Nordics 2009

A long day of short programs

By Magdalena Osborne
Photos © EMJO

On the first day of the competitions the weather hadn't improved much, and somehow this seems to be the norm when skaters visit Malmö. They must think the sun never shines here, but nothing could be farther from the truth – just not at this time of the year.

We got to the rink early to pick up our media accreditations, and yes, we got them at last, but the place was a bit of a zoo and there was some confusion about the location and time of the press conference. And the pressroom remained hidden to us until lunch time. Still, we got to watch a few more practice sessions!

The arena is the same one that hosted Europeans back in 2003. It's seen better days and a new arena was built in Malmö last year, but as usual skating has to settle for the leftovers. To be fair, the old one seats about 4000 people and is certainly big enough. Most of the people in the audience so far are either skaters and their teams, or parents. One disappointment was that the plexi glass on the boards was still up in spite of promises to remove it. EMJO had nowhere to stand, and finally a couple of sheets were taken down. Unfortunately the advertising on the boards made the camera not want to focus right, so the poor girl has had to shoot most of her pictures from the stands, over the glass. But the pics are good!

A total of nine boys entered the Novice part of the competition, all Swedes and Finns and one Dane. Nicky Obreykov, Sweden, skated to music from “The Godfather”. He had a great circular step sequence with some different moves. Nicky is fast and fun and well deserving of his third place. Tino Elenius from Finland skated to the soundtrack “Men in black”. MIB was written on his back. This guy is fast and flexible and had great spins. But the winner so far is Malmö's own Marcus Björk, age 14. This guy can pull off a 3T/2T combination and has a solid double Axel. He’s currently practicing a triple without a harness. The quite small audience cheered like crazy for their local boy, but Marcus said afterwards that he didn't even hear it; he was too concentrated on his program. But he wasn't nervous!

I did the steps well”, he said, “but the landings were shaky, I can do better.

And his coach Laco Vince agreed.

Marcus is a fighter and tomorrow he will do it right. He has a triple Salchow and is very close to having a loop as well.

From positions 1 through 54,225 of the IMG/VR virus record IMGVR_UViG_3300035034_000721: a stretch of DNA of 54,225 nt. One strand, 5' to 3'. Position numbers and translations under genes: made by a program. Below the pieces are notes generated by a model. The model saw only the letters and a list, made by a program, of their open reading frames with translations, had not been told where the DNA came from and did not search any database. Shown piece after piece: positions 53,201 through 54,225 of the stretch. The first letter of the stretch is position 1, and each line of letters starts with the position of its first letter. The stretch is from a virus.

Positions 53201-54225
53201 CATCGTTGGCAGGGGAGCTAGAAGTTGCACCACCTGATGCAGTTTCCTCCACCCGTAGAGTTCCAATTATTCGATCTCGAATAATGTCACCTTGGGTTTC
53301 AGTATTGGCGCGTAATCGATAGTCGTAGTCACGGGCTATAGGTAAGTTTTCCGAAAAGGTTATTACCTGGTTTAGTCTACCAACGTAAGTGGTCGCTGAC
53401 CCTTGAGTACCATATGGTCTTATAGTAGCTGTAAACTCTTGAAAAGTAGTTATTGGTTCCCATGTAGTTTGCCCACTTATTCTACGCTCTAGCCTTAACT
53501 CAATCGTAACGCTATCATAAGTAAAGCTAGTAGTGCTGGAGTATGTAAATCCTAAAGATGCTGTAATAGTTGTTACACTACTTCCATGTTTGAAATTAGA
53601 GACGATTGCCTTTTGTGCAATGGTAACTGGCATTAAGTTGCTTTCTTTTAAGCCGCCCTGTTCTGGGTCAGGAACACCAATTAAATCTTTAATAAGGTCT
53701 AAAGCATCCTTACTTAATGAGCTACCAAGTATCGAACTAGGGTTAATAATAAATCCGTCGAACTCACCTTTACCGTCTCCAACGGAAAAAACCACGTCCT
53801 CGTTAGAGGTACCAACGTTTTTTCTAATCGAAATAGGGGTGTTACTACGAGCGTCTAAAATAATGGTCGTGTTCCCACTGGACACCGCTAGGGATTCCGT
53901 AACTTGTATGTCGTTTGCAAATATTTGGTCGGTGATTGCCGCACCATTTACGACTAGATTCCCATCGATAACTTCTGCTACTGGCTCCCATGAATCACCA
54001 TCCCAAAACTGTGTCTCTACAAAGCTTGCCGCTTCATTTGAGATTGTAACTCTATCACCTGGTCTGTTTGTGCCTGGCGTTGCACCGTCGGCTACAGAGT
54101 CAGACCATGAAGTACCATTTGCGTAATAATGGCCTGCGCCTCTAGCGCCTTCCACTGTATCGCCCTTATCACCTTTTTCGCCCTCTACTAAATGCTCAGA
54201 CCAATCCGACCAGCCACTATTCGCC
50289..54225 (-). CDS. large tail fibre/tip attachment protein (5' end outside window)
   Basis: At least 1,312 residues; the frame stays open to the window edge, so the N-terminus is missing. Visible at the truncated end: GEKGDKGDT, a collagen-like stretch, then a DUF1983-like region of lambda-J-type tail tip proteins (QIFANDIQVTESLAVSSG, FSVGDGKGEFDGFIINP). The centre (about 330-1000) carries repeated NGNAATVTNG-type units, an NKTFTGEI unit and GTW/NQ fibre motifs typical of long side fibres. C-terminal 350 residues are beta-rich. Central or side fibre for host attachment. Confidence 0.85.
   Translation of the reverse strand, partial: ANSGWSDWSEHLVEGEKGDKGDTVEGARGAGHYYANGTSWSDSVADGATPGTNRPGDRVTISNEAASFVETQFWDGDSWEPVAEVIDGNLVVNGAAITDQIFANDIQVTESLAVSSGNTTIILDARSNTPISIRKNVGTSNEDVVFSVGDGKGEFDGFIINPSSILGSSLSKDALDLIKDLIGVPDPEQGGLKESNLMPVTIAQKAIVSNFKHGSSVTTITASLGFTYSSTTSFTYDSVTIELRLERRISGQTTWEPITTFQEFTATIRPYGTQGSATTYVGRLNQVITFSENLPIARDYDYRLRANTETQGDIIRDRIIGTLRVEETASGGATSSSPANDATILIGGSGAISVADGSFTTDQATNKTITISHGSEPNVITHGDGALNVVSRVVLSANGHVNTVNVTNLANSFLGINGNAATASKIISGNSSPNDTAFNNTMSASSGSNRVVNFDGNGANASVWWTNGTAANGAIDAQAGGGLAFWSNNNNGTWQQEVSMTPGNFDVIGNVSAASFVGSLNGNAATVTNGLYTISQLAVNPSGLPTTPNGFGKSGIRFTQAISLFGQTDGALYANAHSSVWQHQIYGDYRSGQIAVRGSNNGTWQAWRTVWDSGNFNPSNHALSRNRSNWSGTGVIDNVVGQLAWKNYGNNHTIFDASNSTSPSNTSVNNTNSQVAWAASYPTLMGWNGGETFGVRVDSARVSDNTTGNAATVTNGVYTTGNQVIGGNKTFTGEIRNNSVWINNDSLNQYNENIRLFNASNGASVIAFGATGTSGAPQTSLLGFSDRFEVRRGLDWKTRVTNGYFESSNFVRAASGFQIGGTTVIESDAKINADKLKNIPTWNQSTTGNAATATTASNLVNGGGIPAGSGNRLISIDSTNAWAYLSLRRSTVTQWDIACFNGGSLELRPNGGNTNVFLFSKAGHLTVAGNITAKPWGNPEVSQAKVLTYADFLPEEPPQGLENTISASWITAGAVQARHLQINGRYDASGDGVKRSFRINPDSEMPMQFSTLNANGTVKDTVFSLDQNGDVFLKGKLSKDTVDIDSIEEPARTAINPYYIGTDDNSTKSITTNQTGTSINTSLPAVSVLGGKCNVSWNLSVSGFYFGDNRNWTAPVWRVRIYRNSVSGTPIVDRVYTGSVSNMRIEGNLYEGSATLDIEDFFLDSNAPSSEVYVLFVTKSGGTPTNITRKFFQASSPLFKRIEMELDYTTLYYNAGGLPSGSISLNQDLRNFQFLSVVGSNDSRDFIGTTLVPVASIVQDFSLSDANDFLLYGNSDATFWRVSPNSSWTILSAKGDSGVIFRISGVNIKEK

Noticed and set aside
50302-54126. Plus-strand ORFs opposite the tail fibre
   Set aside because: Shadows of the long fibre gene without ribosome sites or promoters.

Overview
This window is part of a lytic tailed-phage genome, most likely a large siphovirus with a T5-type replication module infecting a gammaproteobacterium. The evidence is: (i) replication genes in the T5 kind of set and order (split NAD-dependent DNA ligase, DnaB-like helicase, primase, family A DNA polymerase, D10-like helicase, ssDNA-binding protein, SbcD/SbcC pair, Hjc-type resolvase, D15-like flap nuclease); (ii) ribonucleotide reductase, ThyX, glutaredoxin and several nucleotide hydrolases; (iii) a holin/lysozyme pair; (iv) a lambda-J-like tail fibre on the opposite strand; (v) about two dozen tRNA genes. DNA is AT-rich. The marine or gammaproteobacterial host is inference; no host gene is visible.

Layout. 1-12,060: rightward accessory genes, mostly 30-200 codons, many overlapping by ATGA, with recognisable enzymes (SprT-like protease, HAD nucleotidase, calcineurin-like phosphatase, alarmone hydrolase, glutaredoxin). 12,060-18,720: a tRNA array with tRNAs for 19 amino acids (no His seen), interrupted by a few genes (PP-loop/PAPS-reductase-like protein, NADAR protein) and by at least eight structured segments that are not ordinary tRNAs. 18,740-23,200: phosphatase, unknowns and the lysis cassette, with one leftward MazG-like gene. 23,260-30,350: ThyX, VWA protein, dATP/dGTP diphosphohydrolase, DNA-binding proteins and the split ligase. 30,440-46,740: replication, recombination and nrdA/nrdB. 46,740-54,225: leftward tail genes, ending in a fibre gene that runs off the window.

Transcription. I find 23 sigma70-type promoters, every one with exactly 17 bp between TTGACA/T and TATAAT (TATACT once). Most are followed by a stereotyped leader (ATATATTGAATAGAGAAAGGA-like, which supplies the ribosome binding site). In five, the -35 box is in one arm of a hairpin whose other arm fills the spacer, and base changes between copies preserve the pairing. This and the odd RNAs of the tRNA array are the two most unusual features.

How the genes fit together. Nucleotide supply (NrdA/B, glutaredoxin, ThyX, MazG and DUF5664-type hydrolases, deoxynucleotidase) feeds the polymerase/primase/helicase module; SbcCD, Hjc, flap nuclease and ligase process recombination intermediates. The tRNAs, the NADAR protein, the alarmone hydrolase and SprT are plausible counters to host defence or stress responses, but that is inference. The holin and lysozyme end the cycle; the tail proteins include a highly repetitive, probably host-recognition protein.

If an award had been given for the highest cuteness factor it would have gone to Mandus Thorman, Sweden. A foot shorter than anyone else he skated to “Singing in the rain” and started his program with a spin and then steps. A little unusual but it worked for him. He struggled with the landings and finished some time after the music, but he had enough charm to make up for all that.

The press conference was scheduled to take place at 2 pm which was during the Novice girls competitions. Adrian Schultheiss, Viktoria and Joshi Helgesson, Angelica Olsson and Linnea Mellgren (Sasha Majorov was missing) sat at a table and the reporters (me and one more) got to ask them questions. Viktoria talked about Europeans and her less than successful short program. Her attitude was to “put it behind you and move on. What's done is done, look to the future.” Good thinking. Although the Nordics don't give the skaters any ranking points, they all agreed it was still worth participating for the experience.

When we compete against other countries like here at the Nordics we feel a special team spirit and it's really nice”, Viktoria said.

Winning wasn't a big concern to her; her goal was to skate two perfect programs. Adrian was asked about Worlds since this year serves as a qualifier for the Vancouver games and the pressure is on for him and Kristoffer to secure two spots for the Swedish men. But Adrian wasn't worried:

I'll do my best, but in the end the Swedish Olympic Committee (SOK) decides if we get to go at all.”

Carina Skoog, the Swedish Figure Skating Association’s Elite Sports Manager, spoke about how the level of Swedish skating keeps getting higher and that there are many young skaters up and coming. She hoped for a large and supportive audience at the Nordics. As far as the Olympics she assured us that if Adrian and Kristoffer qualify at Worlds she would do everything in her power to persuade the SOK to send two men to Vancouver. Through Per Adler, the new General Secretary we learned that Sweden wants to host the Synchro World Championships in 2011 or 2012 (in Göteborg), and Europeans in 2013 or 2014 (no location yet). Yes!